Homeowners plagued with tainted drywall are no longer being advised to replace all the gas service piping in their homes, according to revised remediation guidance from two of the federal agencies studying the matter. Affected homeowners can also leave certain types of fire sprinkler heads if they work properly after being tested and inspected. The agencies say the changes should help lower repair costs.
The Consumer Product Safety Commission and the Department of Housing and Urban Renewal continue to recommend replacement of the following:
- All problem drywall;
- Smoke and carbon monoxide alarms;
- Electrical distribution components, including receptacles, switches and circuit breakers, but not necessarily the wiring; and
- Fusible-type fire sprinkler heads.
The updated advice is based on studies conducted by the National Institute of Standards and Technology, which concluded that the drywall’s corrosive effect on gas service piping and certain smoke and fire detection devices did not present “a substantial product safety hazard.”
Homeowners started reporting problems with drywall after hurricanes Katrina and Rita, which sparked a rebuilding boom. The tainted drywall was imported from China during 2006-2007 following a shortage in the U.S. and used in homes at least until 2009. The CPSC has received reports of problem drywall from 3,905 homeowners in 42 states and several territories. The agencies believe there may be as many as 6,300 homes with problem drywall, most of them clustered in the hurricane-ravaged states.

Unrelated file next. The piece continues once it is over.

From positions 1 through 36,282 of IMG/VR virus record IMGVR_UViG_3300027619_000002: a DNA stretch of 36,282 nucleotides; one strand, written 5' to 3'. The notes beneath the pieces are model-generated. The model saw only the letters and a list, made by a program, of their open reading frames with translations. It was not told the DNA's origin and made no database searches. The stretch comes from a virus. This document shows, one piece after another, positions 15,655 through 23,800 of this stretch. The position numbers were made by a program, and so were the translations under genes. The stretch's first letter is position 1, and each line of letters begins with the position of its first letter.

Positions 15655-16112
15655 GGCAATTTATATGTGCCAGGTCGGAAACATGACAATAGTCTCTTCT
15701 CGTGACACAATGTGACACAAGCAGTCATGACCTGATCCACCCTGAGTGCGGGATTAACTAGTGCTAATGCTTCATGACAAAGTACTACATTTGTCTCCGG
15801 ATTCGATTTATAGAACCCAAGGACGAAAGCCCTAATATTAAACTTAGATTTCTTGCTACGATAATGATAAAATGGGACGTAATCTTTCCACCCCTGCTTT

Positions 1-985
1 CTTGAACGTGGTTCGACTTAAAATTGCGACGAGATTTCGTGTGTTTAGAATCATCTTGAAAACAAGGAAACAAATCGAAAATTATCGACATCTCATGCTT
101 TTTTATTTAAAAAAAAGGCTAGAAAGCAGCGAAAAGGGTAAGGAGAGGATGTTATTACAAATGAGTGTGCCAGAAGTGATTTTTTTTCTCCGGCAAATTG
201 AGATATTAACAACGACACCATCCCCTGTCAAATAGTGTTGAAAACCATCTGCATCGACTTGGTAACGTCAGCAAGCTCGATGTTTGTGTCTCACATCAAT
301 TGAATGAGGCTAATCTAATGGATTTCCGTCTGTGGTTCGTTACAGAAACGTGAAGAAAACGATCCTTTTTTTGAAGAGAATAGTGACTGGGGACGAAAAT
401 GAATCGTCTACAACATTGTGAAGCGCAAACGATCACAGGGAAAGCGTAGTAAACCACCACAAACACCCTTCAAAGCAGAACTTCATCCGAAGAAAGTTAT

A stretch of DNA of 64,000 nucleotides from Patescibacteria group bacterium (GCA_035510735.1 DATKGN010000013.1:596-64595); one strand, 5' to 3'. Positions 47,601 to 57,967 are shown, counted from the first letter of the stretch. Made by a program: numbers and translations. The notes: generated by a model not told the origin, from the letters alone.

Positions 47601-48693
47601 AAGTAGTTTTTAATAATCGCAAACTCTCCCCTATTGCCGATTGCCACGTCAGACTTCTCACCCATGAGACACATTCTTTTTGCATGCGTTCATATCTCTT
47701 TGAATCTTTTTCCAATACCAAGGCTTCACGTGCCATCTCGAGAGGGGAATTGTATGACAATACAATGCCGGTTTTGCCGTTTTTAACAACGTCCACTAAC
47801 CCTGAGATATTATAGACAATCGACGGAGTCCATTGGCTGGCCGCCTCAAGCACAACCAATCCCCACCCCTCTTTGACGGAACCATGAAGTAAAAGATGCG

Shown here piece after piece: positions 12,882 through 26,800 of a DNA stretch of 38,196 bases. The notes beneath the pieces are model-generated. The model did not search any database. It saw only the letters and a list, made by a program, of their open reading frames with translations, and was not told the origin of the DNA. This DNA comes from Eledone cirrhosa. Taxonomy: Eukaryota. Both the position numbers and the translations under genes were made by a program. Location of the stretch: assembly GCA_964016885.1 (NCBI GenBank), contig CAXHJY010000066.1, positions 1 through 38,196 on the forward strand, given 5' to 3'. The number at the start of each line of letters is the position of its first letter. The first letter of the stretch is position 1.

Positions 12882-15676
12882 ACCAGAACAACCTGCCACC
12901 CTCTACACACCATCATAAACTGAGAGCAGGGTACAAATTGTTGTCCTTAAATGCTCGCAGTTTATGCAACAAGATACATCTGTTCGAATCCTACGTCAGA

Since it began its investigation, the CPSC has enlisted an alphabet soup of partners to explore problems caused by the drywall. In addition to the remediation recommendations, information provided by the agency has allowed some homeowners to claim tax deductions for their losses and, in some cases, renegotiate their mortgages. Still, most affected homeowners can't afford to cover the cost of repairing their homes and no public money has been forthcoming.
For more information, check the CPSC’s Drywall Information Center.
—Mary H.J. Farrell